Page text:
April 20, 2018 / 3:46 PM / 5 months ago

Czech centre-left returns to government talks with PM Babis's party

PRAGUE (Reuters) - Leaders of the centre-left Czech Social Democratic Party have agreed to return to talks with Prime Minister Andrej Babis’s ANO party on forming a new government, they said on Friday.

FILE PHOTO: Czech Prime Minister Andrej Babis arrives at a news conference at government headquarters in Prague, Czech Republic, March 26, 2018. REUTERS/David W Cerny

The Czech Republic has lacked a fully-fledged government since an election in October gave the centrist ANO movement a victory which fell short of an overall majority in the lower house of parliament.

A one-party ANO minority cabinet lost a confidence vote in January and has ruled in a caretaker capacity since.

Most parties have refused to form a cabinet with ANO if Babis, the party’s billionaire founder, remains as prime minister.

They cite conflicts of interest stemming from his business activities and police charges that he broke rules to qualify for a 2 million-euro European Union subsidy a decade ago. He denies any wrongdoing.

The Social Democrats (CSSD), who led the previous government with ANO but were trounced by the coalition partner in the election, walked away from previous talks with Babis earlier this month.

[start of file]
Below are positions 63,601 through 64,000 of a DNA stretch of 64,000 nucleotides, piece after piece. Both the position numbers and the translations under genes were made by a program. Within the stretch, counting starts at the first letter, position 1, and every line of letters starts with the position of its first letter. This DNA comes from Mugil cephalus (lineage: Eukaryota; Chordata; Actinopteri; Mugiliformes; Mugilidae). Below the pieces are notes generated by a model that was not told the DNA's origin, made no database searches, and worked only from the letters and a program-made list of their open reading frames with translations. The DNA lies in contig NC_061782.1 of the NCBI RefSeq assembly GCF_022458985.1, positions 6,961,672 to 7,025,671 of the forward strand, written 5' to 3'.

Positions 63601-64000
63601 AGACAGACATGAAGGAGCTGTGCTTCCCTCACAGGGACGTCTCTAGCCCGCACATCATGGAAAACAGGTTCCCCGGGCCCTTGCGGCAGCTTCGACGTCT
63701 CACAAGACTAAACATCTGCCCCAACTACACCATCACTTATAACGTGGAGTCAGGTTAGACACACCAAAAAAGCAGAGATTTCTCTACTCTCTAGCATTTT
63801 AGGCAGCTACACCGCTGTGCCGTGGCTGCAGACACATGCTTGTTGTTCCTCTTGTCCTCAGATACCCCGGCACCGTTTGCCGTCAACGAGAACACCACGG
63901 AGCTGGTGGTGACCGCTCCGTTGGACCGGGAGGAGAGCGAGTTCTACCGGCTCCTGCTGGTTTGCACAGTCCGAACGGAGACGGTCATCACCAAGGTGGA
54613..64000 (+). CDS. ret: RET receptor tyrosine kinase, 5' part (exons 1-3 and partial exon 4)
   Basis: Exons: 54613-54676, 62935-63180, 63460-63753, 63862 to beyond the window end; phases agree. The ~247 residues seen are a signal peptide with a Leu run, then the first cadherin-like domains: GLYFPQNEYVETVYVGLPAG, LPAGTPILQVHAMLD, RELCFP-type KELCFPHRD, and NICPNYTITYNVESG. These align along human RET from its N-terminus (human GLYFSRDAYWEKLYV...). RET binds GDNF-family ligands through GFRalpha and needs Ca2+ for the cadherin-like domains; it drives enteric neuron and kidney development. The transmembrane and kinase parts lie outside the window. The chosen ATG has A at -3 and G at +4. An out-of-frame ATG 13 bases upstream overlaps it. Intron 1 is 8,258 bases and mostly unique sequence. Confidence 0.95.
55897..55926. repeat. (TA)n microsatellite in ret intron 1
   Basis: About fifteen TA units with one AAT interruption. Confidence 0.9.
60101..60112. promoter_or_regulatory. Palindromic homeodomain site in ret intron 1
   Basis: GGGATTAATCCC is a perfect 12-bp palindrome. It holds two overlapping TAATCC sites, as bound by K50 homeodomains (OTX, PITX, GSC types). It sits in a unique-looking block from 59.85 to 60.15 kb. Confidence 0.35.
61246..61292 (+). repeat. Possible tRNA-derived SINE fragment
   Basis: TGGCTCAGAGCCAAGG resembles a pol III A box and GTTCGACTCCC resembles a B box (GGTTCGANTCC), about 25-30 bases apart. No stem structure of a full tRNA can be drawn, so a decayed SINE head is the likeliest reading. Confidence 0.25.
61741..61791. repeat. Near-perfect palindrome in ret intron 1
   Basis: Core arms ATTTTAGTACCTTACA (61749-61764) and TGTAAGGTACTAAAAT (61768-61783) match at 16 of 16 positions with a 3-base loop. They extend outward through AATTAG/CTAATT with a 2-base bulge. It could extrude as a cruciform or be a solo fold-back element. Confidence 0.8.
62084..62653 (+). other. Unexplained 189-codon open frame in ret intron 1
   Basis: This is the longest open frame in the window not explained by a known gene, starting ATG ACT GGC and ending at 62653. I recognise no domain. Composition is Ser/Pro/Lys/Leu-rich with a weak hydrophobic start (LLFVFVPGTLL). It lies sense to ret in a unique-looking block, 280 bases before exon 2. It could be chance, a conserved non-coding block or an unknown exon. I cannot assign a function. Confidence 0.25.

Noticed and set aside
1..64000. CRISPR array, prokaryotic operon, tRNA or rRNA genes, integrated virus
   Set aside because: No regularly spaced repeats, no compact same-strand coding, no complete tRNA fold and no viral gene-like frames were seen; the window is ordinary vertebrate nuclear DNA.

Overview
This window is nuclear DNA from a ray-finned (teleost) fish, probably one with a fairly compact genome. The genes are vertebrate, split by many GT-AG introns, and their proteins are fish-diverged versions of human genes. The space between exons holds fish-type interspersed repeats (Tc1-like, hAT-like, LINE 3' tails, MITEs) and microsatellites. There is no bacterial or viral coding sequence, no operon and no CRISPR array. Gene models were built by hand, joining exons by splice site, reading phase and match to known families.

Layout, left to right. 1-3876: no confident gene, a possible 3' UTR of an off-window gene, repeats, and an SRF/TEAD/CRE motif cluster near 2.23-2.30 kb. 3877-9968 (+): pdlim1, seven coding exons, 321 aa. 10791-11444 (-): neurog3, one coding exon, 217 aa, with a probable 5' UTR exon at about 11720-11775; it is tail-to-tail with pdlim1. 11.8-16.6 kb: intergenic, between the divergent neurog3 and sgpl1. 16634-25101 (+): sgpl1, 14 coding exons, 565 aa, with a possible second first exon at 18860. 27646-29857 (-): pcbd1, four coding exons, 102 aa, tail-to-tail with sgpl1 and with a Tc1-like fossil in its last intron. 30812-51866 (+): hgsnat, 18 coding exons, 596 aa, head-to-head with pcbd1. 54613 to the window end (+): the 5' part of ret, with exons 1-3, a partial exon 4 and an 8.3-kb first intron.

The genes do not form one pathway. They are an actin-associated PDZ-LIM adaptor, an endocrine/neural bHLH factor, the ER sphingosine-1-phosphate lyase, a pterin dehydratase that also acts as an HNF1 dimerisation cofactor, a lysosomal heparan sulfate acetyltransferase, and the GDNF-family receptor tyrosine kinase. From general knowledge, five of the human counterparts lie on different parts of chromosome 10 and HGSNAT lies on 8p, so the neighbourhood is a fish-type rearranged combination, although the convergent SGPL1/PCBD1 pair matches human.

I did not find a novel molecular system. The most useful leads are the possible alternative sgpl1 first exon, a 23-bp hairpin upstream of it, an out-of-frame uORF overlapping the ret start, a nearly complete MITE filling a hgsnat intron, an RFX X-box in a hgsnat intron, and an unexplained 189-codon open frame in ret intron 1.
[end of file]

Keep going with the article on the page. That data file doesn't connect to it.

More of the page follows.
Babis has since conceded a key CSSD demand, the right to nominate the interior minister, and offered four other portfolios in the 15-member cabinet to bring the party back to the table, Social Democrat leader Jan Hamacek said.

The Social Democrats say that the interior minister position is necessary to guarantee Babis’s party cannot interfere with investigation of the alleged fraud case.

Hamacek said the party leadership supported the decision with 14 to 5, with 7 abstentions, signalling unease about any deal, which would also have to win support in a party referendum.

“It was not an easy decision to make,” Hamacek told reporters. “Restarting talks of course does not mean that we are entering the government.”

He said the party wanted to prevent an alternative scenario of ANO seeking support from the Communists and the far-right, anti-NATO and anti-EU SPD party.

“Rejecting to negotiate would open the door to a government that would lean on the extremist SPD party and let’s not have any illusions about what such arrangement would do to the Czech republic’s reputation,” Hamacek said.

ANTI-NATO

Still, a government of ANO and the Social Democrats would have only 93 votes in the 200-seat lower house, and the plan is to rely on support from 15 votes held by the Communist party in the initial vote of confidence.

It would be the first time the anti-NATO and pro-Russian party had enjoyed any share of power since the end of its one-party rule in 1989. But its strength has otherwise been in decline and its election results last year were its worst in the post-communist era.

The party has said it would pressure the government to change its foreign policy, for example by trying to reduce participation in foreign military missions without a United Nations mandate.

Babis has shown willingness to work with fringe parties but has insisted he will not alter the course of the EU and NATO member country’s foreign policy.

Writing by Jan Lopatka; Editing by Angus MacSwan

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